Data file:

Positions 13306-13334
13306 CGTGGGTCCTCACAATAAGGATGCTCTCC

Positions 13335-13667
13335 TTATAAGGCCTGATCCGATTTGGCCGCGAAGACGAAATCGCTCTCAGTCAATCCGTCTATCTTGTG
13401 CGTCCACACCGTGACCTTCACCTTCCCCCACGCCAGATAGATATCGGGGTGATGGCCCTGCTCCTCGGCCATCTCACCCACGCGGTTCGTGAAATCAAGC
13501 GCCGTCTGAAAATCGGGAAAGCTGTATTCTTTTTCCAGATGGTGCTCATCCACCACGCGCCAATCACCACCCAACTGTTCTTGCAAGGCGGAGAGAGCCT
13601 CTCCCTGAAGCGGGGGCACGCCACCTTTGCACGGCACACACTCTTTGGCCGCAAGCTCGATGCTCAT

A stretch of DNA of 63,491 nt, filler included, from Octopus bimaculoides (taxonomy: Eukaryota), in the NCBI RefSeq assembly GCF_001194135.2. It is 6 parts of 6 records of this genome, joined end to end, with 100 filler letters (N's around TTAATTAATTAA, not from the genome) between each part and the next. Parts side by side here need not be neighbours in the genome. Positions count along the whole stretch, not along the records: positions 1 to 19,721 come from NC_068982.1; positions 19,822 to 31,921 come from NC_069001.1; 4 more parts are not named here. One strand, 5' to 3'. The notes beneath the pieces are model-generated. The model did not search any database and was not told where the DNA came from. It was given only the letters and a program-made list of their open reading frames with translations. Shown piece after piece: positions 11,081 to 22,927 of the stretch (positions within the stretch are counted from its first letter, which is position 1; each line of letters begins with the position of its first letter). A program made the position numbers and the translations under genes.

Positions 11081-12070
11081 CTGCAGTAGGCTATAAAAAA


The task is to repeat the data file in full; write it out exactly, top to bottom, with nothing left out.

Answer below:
Positions 13306-13334
13306 CGTGGGTCCTCACAATAAGGATGCTCTCC

Positions 13335-13667
13335 TTATAAGGCCTGATCCGATTTGGCCGCGAAGACGAAATCGCTCTCAGTCAATCCGTCTATCTTGTG
13401 CGTCCACACCGTGACCTTCACCTTCCCCCACGCCAGATAGATATCGGGGTGATGGCCCTGCTCCTCGGCCATCTCACCCACGCGGTTCGTGAAATCAAGC
13501 GCCGTCTGAAAATCGGGAAAGCTGTATTCTTTTTCCAGATGGTGCTCATCCACCACGCGCCAATCACCACCCAACTGTTCTTGCAAGGCGGAGAGAGCCT
13601 CTCCCTGAAGCGGGGGCACGCCACCTTTGCACGGCACACACTCTTTGGCCGCAAGCTCGATGCTCAT

A stretch of DNA of 63,491 nt, filler included, from Octopus bimaculoides (taxonomy: Eukaryota), in the NCBI RefSeq assembly GCF_001194135.2. It is 6 parts of 6 records of this genome, joined end to end, with 100 filler letters (N's around TTAATTAATTAA, not from the genome) between each part and the next. Parts side by side here need not be neighbours in the genome. Positions count along the whole stretch, not along the records: positions 1 to 19,721 come from NC_068982.1; positions 19,822 to 31,921 come from NC_069001.1; 4 more parts are not named here. One strand, 5' to 3'. The notes beneath the pieces are model-generated. The model did not search any database and was not told where the DNA came from. It was given only the letters and a program-made list of their open reading frames with translations. Shown piece after piece: positions 11,081 to 22,927 of the stretch (positions within the stretch are counted from its first letter, which is position 1; each line of letters begins with the position of its first letter). A program made the position numbers and the translations under genes.

Positions 11081-12070
11081 CTGCAGTAGGCTATAAAAAA